The facelifted Audi Q7 was launched in SA this week with a change in looks and an update to its digital systems.
There’s a new style grille with six vertical slats that’s similar to that found on its Audi e-tron full-electric cousins and a lower bumper redesigned for grille-matching uprightness.
Through its new design, the large SUV has grown 11mm to 5,063mm long. The SUV retains its predecessor’s 1,740mm height and a 2,995mm wheelbase where passengers can stretch out.
It is available in five-seater guise or as a seven-seater version with electrically lowered seats if optioned with the Comfort Package. Luggage space offers ranges from 865l to 2,050l while an electric tailgate with foot-activated gesture control is standard.
Two grades are available at launch. These are standard and S-line specifications and along with local packages listed as Comfort, Black Styling and S Line customers can align their Q7 to their taste preferences. But you can detail it with everything on offer, if you want.
Inside the spacious, super comfortable and exceptionally engineered build quality cabin are dual touch-operated screens with switchable haptic feedback, Audi virtual cockpit Plus as standard fitment and optional head-up display.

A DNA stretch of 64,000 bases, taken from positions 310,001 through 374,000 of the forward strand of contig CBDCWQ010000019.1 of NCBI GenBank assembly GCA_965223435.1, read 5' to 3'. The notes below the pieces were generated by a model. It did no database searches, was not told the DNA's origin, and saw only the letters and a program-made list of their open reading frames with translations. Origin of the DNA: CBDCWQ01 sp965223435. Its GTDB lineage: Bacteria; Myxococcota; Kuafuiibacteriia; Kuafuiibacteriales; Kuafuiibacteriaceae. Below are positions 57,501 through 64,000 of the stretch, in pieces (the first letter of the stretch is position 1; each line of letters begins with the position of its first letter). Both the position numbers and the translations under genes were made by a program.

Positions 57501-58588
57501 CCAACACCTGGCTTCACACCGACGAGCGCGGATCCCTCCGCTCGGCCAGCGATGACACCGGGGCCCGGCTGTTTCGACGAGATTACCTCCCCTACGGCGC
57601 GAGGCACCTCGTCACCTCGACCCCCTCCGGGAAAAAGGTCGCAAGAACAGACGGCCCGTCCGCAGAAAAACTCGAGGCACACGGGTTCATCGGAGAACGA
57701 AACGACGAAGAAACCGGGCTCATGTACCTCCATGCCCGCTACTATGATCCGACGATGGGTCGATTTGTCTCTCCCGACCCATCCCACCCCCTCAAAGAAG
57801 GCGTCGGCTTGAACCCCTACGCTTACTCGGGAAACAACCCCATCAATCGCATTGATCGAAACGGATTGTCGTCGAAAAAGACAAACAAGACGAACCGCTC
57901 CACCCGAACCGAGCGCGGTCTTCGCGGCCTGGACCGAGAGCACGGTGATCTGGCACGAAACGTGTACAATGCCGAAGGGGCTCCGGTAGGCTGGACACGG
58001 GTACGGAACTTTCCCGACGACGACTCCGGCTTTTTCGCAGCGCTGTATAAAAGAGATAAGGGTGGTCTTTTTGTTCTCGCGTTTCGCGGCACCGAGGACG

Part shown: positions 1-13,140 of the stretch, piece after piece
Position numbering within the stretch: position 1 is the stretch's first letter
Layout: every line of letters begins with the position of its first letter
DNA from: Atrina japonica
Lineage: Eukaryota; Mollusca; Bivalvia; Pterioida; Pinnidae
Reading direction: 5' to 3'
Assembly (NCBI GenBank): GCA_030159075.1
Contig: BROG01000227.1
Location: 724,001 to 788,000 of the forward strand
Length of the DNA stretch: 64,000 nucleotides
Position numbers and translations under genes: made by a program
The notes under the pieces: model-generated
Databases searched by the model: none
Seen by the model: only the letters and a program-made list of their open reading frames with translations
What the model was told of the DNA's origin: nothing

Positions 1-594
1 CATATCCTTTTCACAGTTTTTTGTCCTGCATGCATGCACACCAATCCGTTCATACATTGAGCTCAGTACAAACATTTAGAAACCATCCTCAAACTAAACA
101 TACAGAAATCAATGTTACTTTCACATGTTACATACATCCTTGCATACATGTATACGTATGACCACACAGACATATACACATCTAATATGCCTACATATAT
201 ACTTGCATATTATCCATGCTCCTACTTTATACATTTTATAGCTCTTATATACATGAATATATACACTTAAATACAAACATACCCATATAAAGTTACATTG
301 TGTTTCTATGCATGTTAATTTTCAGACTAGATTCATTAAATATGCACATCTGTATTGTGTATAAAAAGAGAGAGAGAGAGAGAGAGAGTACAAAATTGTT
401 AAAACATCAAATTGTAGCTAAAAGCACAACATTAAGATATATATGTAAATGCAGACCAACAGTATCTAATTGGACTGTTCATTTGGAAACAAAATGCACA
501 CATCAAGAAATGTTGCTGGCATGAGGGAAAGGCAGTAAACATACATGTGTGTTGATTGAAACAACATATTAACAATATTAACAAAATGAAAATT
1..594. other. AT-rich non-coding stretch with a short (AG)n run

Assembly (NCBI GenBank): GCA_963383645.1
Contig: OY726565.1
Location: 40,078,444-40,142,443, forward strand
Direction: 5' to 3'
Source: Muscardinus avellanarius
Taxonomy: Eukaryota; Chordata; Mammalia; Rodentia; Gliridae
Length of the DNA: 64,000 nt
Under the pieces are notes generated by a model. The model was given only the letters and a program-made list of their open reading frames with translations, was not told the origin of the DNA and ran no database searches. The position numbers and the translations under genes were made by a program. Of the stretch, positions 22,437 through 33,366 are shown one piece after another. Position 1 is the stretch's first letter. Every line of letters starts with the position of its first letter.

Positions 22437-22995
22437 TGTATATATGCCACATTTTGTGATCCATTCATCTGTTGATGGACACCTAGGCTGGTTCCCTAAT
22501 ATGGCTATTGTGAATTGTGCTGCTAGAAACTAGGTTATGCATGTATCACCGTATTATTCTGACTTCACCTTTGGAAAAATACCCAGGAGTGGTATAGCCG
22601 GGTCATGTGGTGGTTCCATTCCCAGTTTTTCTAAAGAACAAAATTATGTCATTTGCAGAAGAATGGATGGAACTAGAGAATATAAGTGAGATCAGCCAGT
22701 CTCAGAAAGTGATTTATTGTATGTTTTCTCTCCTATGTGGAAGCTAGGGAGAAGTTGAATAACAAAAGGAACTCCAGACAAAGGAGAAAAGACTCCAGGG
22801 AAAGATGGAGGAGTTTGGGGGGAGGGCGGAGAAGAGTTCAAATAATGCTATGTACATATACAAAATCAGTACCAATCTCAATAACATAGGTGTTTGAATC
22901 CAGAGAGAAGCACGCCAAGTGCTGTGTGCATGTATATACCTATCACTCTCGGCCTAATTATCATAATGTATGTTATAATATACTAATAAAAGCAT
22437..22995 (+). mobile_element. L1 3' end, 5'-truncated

There’s also four-zone climate control, silent door closing, a Bang & Olufsen 3D Premium Sound System, MMI navigation plus, Wi-Fi hotspot, voice control and the full suite of new Audi connect functionality that debuted in the A4.
This means a built-in emergency button, full smartphone integration of the Q7 with the MyAudi application where owners can easily find where they have parked their car, remote lock/unlocking and speed and theft alerts and much more.
But the drive is the real pudding of the new Q7. It debuts in single range 45 TDI diesel engine mated to an eight-speed tiptronic and quattro all‑wheel drive. It produces 183kW and 600Nm, enough to accelerate the SUV from standstill to 100km/h in 6.9 seconds and a top speed of 225km/h.
It’s a motor balanced for economy, refinement and a robust push — and it shows it.
More engines will be introduced later including the 900Nm SQ7 model.
In the meantime, the model I drove was perched on adjustable air-suspension with well-padded leather seats adding to the drive. It irons out road imperfections and its suspension can be adjusted for seven levels, including an off-road mode which hikes up the suspension height and a Sport mode which makes it crouch lower.
Yet it never really firms up to severe levels in Sport, which is skewed towards life in the lush driving lane. Four-wheel steering also aids with manoeuvrability in different scenarios.
The Audi Q7 45 TDI quattro tiptronic costs R1,328,500, while the Audi Q7 45 TDI quattro S line tiptronic demands R1,388,500. Both models come standard with the five-year/100,000km Audi Freeway plan.
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